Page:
Crucial provides free 3D files that allow you to print different light bars to produce a wide range of aesthetics for any build. Power users can modify existing files to print their own gamer tag or custom designs. Alternatively, you can remove the light bar altogether for a blindingly bright effect. The Ballistix Tactical Tracer RGB provides the customization G.Skill's Trident Z RGB series lacks, and when you look at the advanced software and possibilities that come with the Ballistix kit, it's easy to see how this is a top choice for PC modders.
G.Skill Ripjaws V 16GB DDR4-2400MHz
Solid and affordable DDR4 RAM for the average user
Speed: DDR4-2400MHz | Timing: 15-15-15-35 | Cas Latency: 15 | Voltage: 1.2V | Dimms: 2x8GB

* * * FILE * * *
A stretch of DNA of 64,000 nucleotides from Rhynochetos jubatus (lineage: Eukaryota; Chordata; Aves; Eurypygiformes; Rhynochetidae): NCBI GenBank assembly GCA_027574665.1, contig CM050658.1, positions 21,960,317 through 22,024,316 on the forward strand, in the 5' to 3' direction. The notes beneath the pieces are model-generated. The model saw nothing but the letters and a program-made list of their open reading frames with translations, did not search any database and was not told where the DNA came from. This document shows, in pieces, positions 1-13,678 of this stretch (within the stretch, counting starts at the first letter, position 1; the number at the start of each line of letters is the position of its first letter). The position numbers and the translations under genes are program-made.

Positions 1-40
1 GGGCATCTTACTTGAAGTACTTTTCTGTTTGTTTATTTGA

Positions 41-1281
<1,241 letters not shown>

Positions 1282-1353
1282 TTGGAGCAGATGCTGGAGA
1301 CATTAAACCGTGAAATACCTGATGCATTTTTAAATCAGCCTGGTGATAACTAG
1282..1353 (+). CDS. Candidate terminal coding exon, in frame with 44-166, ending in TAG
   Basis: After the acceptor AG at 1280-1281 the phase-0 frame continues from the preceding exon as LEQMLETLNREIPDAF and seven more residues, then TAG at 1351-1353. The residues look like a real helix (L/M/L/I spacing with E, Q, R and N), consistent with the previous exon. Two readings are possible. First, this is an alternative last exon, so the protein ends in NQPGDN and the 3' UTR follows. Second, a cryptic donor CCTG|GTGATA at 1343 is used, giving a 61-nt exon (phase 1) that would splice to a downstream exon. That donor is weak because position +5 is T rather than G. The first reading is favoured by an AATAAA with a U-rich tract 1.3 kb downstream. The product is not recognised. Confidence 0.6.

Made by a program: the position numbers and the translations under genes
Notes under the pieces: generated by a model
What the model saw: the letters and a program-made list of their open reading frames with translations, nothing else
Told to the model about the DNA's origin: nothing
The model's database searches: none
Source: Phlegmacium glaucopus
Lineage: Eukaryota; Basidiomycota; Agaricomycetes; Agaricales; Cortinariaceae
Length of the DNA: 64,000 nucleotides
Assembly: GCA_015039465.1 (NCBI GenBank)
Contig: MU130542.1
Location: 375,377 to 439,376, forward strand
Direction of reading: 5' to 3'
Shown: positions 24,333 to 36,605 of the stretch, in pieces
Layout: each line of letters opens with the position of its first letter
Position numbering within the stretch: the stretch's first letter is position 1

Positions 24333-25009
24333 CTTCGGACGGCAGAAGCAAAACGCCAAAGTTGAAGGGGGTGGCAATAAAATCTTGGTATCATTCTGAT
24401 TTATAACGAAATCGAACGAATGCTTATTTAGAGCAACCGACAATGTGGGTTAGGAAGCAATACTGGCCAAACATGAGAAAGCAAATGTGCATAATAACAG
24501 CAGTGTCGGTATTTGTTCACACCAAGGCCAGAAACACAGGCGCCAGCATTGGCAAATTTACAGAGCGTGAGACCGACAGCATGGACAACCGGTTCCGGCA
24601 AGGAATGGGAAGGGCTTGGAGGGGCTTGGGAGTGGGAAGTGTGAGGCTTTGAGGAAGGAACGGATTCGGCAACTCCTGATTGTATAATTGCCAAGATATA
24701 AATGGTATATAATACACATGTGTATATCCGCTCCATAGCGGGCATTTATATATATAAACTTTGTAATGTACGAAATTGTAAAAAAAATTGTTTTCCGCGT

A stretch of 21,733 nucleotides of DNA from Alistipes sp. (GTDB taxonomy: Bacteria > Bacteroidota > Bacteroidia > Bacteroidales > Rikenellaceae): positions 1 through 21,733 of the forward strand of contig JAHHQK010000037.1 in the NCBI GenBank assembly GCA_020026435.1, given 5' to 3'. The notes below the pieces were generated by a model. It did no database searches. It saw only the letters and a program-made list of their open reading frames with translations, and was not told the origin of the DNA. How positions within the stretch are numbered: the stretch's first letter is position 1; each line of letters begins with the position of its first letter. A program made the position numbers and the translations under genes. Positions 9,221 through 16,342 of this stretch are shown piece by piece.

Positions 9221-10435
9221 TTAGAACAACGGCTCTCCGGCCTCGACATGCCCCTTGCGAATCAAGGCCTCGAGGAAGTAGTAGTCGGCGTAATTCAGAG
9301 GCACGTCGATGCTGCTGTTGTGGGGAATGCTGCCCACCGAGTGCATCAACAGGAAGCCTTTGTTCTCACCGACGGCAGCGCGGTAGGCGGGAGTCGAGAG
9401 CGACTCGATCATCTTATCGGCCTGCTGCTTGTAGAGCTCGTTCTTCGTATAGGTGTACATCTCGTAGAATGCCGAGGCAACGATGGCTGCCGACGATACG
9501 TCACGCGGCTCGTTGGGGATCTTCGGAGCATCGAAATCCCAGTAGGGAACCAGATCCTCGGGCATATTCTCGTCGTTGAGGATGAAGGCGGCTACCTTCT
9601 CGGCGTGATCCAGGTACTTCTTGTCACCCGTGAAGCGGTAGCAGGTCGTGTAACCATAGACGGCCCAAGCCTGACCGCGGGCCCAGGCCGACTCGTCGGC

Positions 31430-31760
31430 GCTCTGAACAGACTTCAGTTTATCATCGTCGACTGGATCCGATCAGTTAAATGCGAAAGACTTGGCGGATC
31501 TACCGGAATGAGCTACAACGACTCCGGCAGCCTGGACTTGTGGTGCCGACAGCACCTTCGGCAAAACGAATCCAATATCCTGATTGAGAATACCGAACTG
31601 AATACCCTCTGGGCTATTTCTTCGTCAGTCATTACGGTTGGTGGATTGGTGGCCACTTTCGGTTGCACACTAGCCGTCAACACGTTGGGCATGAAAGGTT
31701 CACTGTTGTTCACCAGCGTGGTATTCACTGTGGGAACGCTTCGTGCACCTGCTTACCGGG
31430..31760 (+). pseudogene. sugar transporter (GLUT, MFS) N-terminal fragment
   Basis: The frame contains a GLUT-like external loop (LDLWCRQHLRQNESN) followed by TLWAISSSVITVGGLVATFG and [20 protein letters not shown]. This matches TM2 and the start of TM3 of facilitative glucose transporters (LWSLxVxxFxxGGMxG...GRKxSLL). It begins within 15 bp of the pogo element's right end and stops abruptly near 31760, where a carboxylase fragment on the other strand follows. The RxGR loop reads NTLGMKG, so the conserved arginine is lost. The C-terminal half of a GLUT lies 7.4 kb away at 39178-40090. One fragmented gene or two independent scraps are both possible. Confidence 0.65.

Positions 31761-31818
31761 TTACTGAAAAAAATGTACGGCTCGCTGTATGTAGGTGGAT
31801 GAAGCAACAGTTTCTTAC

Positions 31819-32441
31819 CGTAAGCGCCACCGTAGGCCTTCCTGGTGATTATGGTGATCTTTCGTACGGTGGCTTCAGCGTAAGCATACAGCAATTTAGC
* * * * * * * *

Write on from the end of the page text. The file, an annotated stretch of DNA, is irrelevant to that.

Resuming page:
The G.Skill Ripjaws V is the second generation of DDR4 memory from G.Skill, and it's clear the company listened to the feedback and criticisms from the customers. The new series is more affordable, faster, and has a less tacky heatsink. We found the 16GB Ripjaws V kit to be the best option for a decent capacity kit that features great performance right out of the box.
Immediately without any overclocking the Ripjaws V did exceptionally well in our benchmarks, beating several kits in the 2400 MHz range. Despite this, you can still achieve an overclock to 2800-3000MHz with a simple bump in voltage. You might even reach 3200MHz or higher, though you're likely to hit some stability issues. With a reasonable price, whether running stock or overclocked, G.Skill Ripjaws V is hard to beat.
Patriot Viper Elite 8GB DDR4-2400MHz
A budget-friendly kit for those that don't need tons of memory
Speed: DDR4-2400MHz | Timing: 15-15-15-35 | Cas Latency: 15 | Voltage: 1.2V | Dimms: 2x4GB